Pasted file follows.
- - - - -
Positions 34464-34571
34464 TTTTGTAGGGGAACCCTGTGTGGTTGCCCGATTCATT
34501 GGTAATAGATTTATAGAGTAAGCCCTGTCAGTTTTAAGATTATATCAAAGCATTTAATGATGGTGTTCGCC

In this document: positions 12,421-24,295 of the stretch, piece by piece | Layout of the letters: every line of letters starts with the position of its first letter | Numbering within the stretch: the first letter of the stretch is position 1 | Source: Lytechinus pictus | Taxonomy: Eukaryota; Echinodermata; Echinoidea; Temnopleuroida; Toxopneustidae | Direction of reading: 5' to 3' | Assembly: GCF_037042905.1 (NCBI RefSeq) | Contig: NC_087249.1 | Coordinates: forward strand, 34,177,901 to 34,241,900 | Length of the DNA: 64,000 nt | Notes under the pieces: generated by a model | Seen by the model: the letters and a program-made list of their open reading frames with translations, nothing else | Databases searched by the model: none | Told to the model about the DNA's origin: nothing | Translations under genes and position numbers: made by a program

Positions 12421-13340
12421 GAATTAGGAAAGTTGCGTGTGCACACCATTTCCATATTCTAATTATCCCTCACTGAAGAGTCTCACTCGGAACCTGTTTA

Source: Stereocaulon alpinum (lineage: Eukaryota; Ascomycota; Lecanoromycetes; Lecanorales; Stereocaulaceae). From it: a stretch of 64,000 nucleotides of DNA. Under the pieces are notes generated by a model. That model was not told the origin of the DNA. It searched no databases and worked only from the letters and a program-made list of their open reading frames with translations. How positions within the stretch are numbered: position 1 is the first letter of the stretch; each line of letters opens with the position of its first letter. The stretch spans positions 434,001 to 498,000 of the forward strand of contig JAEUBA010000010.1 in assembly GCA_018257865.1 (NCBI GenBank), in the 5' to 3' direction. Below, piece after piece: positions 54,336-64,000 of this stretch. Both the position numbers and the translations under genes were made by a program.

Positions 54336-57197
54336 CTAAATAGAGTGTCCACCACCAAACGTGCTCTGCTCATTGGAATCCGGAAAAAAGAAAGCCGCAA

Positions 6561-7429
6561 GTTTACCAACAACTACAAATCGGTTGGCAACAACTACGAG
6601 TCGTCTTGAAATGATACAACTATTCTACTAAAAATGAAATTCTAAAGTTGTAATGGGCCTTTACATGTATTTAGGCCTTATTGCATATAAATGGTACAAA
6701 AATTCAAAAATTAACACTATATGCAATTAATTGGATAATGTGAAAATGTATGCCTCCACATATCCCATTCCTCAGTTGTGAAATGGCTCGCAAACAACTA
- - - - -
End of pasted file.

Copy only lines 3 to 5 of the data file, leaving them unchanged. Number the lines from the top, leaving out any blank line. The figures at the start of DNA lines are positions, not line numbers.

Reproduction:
34501 GGTAATAGATTTATAGAGTAAGCCCTGTCAGTTTTAAGATTATATCAAAGCATTTAATGATGGTGTTCGCC

In this document: positions 12,421-24,295 of the stretch, piece by piece | Layout of the letters: every line of letters starts with the position of its first letter | Numbering within the stretch: the first letter of the stretch is position 1 | Source: Lytechinus pictus | Taxonomy: Eukaryota; Echinodermata; Echinoidea; Temnopleuroida; Toxopneustidae | Direction of reading: 5' to 3' | Assembly: GCF_037042905.1 (NCBI RefSeq) | Contig: NC_087249.1 | Coordinates: forward strand, 34,177,901 to 34,241,900 | Length of the DNA: 64,000 nt | Notes under the pieces: generated by a model | Seen by the model: the letters and a program-made list of their open reading frames with translations, nothing else | Databases searched by the model: none | Told to the model about the DNA's origin: nothing | Translations under genes and position numbers: made by a program

Positions 12421-13340